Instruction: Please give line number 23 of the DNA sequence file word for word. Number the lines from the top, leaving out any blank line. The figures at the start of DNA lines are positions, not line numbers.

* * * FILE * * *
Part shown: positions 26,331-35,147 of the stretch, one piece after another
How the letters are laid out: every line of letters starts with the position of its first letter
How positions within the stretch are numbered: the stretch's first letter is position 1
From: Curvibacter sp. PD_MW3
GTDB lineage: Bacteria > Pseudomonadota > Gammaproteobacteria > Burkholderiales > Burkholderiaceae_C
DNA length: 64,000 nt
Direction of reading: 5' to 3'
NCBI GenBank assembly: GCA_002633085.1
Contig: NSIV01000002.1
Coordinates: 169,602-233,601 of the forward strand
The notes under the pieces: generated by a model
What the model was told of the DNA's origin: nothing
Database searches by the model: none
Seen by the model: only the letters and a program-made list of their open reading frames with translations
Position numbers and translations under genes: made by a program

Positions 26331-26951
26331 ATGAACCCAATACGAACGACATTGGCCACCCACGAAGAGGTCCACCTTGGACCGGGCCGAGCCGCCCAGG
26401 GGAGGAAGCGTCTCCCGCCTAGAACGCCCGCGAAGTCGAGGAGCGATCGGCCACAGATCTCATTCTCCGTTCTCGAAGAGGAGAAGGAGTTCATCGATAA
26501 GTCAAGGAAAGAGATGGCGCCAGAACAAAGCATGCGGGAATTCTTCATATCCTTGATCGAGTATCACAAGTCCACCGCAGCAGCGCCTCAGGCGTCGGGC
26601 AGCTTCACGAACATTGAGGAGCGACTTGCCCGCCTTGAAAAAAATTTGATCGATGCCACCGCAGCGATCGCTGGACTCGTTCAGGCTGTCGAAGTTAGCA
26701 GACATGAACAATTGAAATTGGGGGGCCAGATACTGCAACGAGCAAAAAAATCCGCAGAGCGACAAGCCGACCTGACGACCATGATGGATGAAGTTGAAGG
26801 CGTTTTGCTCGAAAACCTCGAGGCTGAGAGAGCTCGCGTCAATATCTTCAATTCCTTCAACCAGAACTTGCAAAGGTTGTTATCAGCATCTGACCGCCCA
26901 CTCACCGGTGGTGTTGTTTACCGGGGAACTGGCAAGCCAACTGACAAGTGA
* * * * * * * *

26901 CTCACCGGTGGTGTTGTTTACCGGGGAACTGGCAAGCCAACTGACAAGTGA